Weight Training For Runners

Weight training is a tried and true way to combat the potential damage to joints and tendons caused by running.

As most people know by now, running is one of the best exercises to help develop and maintain good cardiovascular health.But let's face it; the high impact pressure on hard surfaces can do a number on our joints and tendons.If the terms, "runner's knee," "shin splints," or "Achilles tendonitis" sound familiar, you know that the physical strain of running can outweigh the enjoyment, or worse, cause a chronic condition that plagues even your non-running hours.A tried and true way to combat the potential damage to joints and tendons is to strengthen them with weight training.

Runners often blanche at the idea of weightlifting or weight training, thinking it will cause them to bulk up or lose flexibility.In reality, weight training, if done correctly, strengthens the tendons, ligaments, and other fibrous connective tissues, as well as the muscles and joints.Most of us visualize weight training resulting in the images we've seen of bodybuilders and power lifters.We picture huge men with thick necks and gigantic arms lifting impossible amounts of weight over their heads while grunting and groaning.Most people aren't built to shape their bodies that way, and the weight training that power lifters and bodybuilders practice is entirely different.Runners want to stay lean and trim, and rightly so. Think of weight training as a means, not of changing one's running abilities or appearance, but rather, of achieving better health.If proper weight training techniques are used, not only will a runner remain lean and trim, but his muscles and connective tissues will operate more efficiently. He'll gain muscle and lose fat,optimizing heart health.This gives a runner an edge. His running will be more efficient because he can train more aggressively and recover faster.And as for bulking up and losing flexibility, neither will happen.

A weight training regimen for runners, or anyone else wanting to strengthen while remaining lean, consists of multiple repetitions.Each exercise will consist of several repetitions in a set of specific exercises.For instance, when you do your leg press sets, you may have 3 sets of 15 reps. This means you'll do 15 leg presses, rest for a couple of minutes, do 15 more, rest again, and so on, until you've completed the 3 sets.At first glance, 45 reps on the leg press machine sounds like a lot, but it is important to understand that the more repetitions you do, the less weight you'll be lifting.Comparatively, a bodybuilder or power lifter trying to bulk up would do 3 sets of perhaps only 2 or 3 reps, and all with a very heavy weight.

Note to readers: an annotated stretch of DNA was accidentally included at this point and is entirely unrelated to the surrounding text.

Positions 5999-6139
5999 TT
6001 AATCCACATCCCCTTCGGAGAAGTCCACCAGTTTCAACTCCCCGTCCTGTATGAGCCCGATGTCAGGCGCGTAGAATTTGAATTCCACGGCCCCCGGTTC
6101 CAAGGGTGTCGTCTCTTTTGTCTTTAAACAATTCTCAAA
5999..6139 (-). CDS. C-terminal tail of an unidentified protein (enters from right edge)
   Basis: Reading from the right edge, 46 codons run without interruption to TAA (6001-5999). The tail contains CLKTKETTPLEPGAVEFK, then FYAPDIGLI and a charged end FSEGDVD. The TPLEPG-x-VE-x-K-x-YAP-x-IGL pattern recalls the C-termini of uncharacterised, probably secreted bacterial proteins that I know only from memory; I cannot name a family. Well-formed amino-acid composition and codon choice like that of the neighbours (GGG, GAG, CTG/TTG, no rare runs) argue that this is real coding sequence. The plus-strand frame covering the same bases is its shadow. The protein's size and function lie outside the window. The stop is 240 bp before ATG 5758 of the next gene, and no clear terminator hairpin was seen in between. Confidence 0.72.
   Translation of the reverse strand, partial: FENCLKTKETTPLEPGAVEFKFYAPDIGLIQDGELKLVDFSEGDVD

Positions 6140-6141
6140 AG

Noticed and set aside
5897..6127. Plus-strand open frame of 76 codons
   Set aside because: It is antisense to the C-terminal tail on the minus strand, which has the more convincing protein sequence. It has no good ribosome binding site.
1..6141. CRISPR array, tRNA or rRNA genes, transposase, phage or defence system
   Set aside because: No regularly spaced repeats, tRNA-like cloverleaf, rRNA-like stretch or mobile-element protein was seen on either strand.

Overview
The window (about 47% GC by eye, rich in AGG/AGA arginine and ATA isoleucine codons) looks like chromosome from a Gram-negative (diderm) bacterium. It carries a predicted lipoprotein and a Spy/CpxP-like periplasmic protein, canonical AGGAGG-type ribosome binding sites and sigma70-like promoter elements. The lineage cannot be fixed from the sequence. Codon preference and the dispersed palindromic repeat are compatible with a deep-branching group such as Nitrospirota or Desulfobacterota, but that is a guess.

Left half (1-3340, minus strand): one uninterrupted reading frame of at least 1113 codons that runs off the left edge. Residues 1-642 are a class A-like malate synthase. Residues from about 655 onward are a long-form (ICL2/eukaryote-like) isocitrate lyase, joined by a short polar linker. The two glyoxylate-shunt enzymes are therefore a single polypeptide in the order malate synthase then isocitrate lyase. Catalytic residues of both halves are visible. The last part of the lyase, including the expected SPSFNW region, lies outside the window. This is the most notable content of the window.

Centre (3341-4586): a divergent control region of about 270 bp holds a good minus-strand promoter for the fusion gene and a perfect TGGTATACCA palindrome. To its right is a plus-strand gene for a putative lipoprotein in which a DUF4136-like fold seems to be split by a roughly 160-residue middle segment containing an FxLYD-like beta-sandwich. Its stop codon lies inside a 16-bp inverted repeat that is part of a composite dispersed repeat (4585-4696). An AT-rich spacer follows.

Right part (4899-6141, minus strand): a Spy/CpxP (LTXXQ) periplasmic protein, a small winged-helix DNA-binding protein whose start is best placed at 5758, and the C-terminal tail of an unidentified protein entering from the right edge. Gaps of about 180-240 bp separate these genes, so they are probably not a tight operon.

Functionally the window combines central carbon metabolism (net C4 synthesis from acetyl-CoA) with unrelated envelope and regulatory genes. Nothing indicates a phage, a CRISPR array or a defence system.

As with any new training regimen, moderation is key.Weight training 2-3 days per week is plenty for starting out.At your first session, hire a trainer or counselor, or have an experienced weightlifter show you how to use the machines properly.You can do this with free weights or at home, but I suggest beginners use the machines at a gym.The machines are safer, and help can be obtained if necessary.

Here is a sample weight training regimen for the beginner:

1. Warmup:This is crucial.Always begin by doing some type of light aerobic exercise to quicken your pulse and loosen your muscles before using the weights.This can be done by spending 15-20 minutes on a stationary bicycle, treadmill, or by taking a light jog around a track.Once you start to break a sweat, you're warmed up enough.Never skip this step.Nothing spells injury faster than weightlifting cold.

2. Upper and Lower Body Training:These include bench press, shoulder press, lateral pulldowns, and curls for the upper body; leg press, leg curls, and calf lifts for the lower body.As explained earlier, plan to do 3 sets for each exercise, with about 15 reps in each set.Start with a low weight: something you can easily lift without much effort.If your muscles aren't the least bit tired at the end of the first set, slightly increase the weight for the second set.At the end of each set, your muscles should feel warm and slightly tired, but never fatigued or burning.If it starts to hurt, you're probably doing too much too soon.There are a couple of options on how to do your sets.Traditionally, you'll do all 3 sets on one machine, and then move on to the next.But if a gym is crowded or you just want some variety, you can go through one set on each machine, and then come back through for the second and third sets, respectively.

3. Matwork: After the machines, there are several exercises that can be done on a mat that don't require any special equipment.These include sit-ups, push-ups, back hyperextensions and toe taps.Many trainers will suggest using the large exercise ball, which, if used correctly, can be beneficial, as well.

4. Cooldown:It's just as important as the warmup.If you're quite winded and sweating from your exercises, you'll need a cooldown period before you stretch. This just means walking around a bit or jogging to stay warm, allowing your pulse to slow down.

5. Stretching:Always stretch completely after each workout. This will insure flexibility, help prevent injuries and increase your running efficiency.Take your time, and stretch everything from your neck to your toes, giving each stretch a 30-second count.The whole stretching process will take less than 20 minute, and you'll feel great when you're finished.

If this routine is done faithfully 3 days each week, results will often be noticed in as short as 6-8 weeks.Take your time, be safe, and enjoy!

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